In Pink: Tearing down walls and installing a colorful kitchen gave this Dalston design duo the open-plan home they dreamed of

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he first thing you notice when you arrive at Richard Sorger and Gareth Williams’s in Dalston is the euphoric welcome from Chunky, their 10-year-old Boston terrier.

The second thing is the kitchen, which is pretty pink — from its concrete countertops and kitchen island to the paintwork of its floor-to-ceiling cabinets.

As one would expect for a couple who are both completely immersed in fashion and design, the inspiration for this stylish yet rather polarizing space came from a hip Swedish fashion house.

“It’s actually the pink of Acne Studio’s brand and bags, and we fell in love with it years ago,” says Sorger, 51, an associate professor of fashion at Kingston University.

Richard and Gareth with Chunky the dog in the living room with his pink sofa

/ Adrian Lourie

To recreate the hue, the couple sought out a concrete pink supplier and then the color was matched to their paint. The faucets, pendants and hardware are all black, and the sides of the worktop are covered in a beautiful copper panel.

“We’ve had quite a bit of backlash about it – I think love it or hate it,” says Williams, 55, who heads Middlesex University’s design department. “It doesn’t matter to us though; we did it for us, not because we want to knock the house down.

In fact, Williams and Sorger have owned their three-bedroom home since 2007, but lack of funds prevented them from redesigning or redesigning its layout until 2019.

“What we really liked was that it was wide, so the space was sideways,” says Williams. “But it was a bit shabby and the layout didn’t work at all. It was a maze of small rooms with very little access to the house.

The pink kitchen theme is carried over here and there throughout the rest of the house

/ Adrian Lourie

Back then, the only jobs they were able to do were cosmetic – painting walls and installing an Ikea kitchen.

“It was kind of a tapestry over the cracks,” says Sorger.

enough was enough

By 2019, Sorger and Williams were tired of struggling and hired architects Bradley Van Der Straeten to remodel the mid-19th century home.

The garden takes center stage on the ground floor

/ French + Tye

They suggested emptying the ground floor, removing all but one of its main walls to get rid of the many separate rooms. To enlarge the living space, they designed a full-width extension pushing out into the garden and rebuilt an old lean-to with a outrigger extension, which now houses the kitchen.

The back wall of the house is now mostly glass, meaning the garden takes center stage wherever you are on the ground floor.

All the dismantling of the walls meant that massive new steel beams had to be inserted to support the house. Painted blue, these were left exposed.

The original floors were hopelessly wobbly and have been replaced by elegant herringbone oak planks, while the original staircase, with its slightly steep and narrow steps, has been replaced by an elegant flight of steps closed in plywood.

The walls have been demolished and a full-width extension has been pushed into the garden

/ French + Tye

Upstairs, the back wall was demolished and the rear bedroom extended outwards above the new kitchen, providing additional space for a second bathroom.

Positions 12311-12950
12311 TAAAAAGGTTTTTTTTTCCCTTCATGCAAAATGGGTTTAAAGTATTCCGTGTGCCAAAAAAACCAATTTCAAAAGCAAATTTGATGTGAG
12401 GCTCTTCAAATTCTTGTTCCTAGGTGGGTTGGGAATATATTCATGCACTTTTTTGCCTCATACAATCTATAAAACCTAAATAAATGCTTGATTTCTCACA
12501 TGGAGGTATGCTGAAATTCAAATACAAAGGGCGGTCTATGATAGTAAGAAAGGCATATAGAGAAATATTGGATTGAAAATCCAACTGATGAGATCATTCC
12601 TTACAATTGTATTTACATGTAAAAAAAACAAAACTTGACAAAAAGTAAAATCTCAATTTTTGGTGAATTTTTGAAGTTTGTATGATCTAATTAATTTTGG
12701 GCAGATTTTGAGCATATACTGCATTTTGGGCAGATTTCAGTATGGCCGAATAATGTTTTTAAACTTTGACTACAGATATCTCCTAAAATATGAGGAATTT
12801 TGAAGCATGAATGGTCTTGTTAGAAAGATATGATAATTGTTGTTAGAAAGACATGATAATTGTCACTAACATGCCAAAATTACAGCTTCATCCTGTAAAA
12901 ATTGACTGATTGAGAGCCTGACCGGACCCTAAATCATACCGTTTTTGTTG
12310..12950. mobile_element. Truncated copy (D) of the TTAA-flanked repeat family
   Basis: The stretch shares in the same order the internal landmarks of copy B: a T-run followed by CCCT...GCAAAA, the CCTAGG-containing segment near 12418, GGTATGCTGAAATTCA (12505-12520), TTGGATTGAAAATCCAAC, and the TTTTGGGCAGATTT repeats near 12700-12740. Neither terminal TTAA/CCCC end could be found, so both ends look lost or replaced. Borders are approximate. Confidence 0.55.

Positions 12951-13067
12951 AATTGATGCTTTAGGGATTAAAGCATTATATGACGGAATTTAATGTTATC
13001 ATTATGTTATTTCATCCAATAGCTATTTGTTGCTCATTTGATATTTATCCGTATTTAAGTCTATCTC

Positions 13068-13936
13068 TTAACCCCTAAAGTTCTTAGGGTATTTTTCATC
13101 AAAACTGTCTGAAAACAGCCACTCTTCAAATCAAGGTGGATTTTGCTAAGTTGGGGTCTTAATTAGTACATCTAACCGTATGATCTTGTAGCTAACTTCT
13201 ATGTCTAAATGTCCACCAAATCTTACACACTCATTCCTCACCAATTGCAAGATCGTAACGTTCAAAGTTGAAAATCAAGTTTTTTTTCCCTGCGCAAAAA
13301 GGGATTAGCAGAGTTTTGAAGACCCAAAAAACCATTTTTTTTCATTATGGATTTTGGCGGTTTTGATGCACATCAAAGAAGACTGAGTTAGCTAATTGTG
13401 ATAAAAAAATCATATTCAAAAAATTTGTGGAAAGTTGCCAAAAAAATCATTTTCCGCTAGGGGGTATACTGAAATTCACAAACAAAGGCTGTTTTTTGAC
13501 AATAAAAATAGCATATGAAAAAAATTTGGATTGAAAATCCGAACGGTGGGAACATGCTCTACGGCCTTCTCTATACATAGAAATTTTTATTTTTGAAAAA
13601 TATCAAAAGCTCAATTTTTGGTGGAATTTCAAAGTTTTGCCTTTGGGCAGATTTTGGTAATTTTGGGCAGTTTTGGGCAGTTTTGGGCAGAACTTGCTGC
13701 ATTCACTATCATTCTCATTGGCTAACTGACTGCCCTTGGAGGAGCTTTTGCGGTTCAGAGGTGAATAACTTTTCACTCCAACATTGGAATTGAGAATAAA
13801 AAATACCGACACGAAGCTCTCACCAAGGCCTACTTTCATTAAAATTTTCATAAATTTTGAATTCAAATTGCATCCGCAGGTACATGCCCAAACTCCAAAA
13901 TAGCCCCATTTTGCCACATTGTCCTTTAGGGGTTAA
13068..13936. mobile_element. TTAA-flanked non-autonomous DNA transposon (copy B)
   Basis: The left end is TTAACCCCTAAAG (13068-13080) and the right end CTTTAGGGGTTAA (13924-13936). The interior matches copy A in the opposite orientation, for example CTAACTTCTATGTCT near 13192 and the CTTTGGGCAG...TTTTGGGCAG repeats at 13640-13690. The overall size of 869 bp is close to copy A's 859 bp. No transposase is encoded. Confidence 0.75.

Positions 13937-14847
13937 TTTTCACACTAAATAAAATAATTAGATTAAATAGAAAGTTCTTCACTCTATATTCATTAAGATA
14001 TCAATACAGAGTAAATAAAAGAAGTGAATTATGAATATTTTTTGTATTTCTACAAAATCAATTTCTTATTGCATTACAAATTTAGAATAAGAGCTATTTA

The pink kitchen theme is carried over here and there throughout the rest of the house, the sofa in the living room and the bedding in the master bedroom. In general, Sorger and Williams opted for a rather subdued palette of grays and whites, as well as natural materials like wood and exposed brick.

“There’s actually not a lot of color here,” Williams says. “We didn’t go for a lot of patterns either.”

Everything in detail

Given their design background, the attention to detail in this project was forensic – from the way the brick paving in the garden is designed to mirror the herringbone pattern of the interior floors, to the Sight lines through the house so almost anywhere you stand you can see the outside.

More color in the mint bathroom, accessorized with black hardware like the kitchen

/ Adrian Lourie

Even the new pond has been carefully placed in a raised bed so that it is possible to sit at the dining table and watch the fish swim by.

One thing they didn’t have to worry about when planning the house was the furnishings.

They already had a wonderful collection of modern design pieces (Williams used to be curator in the furniture department at the V&A), and have only invested in a new sofa to replace their rather old one and a larger dining table since they have now space.

Sums and setbacks

The work was carried out between December 2019 and November 2020 and cost around £250,000 to execute, a sum comfortably covered by rising house prices in the area since 2007.

What it costs

Three bedroom house in 2007: £775,000

Extension and rear renovation: £250,000

Similar homes nearby have sold: £1.1m to £1.2m

The timing wasn’t the best – the house was basically a building site when the first lockdown was announced in March 2020.

“It was a little nerve-wracking that our house was demolished and no one was working on the site for seven weeks at the start of the pandemic, but in the end it wasn’t delayed very much,” says Williams.

The couple have been working from home in their newly renovated home for around a year, busy in the garden in their spare time, and are still thrilled with what they have achieved.

“I don’t want to sound smug, but we still really enjoy living here,” Williams says. “The novelty has not worn off.”


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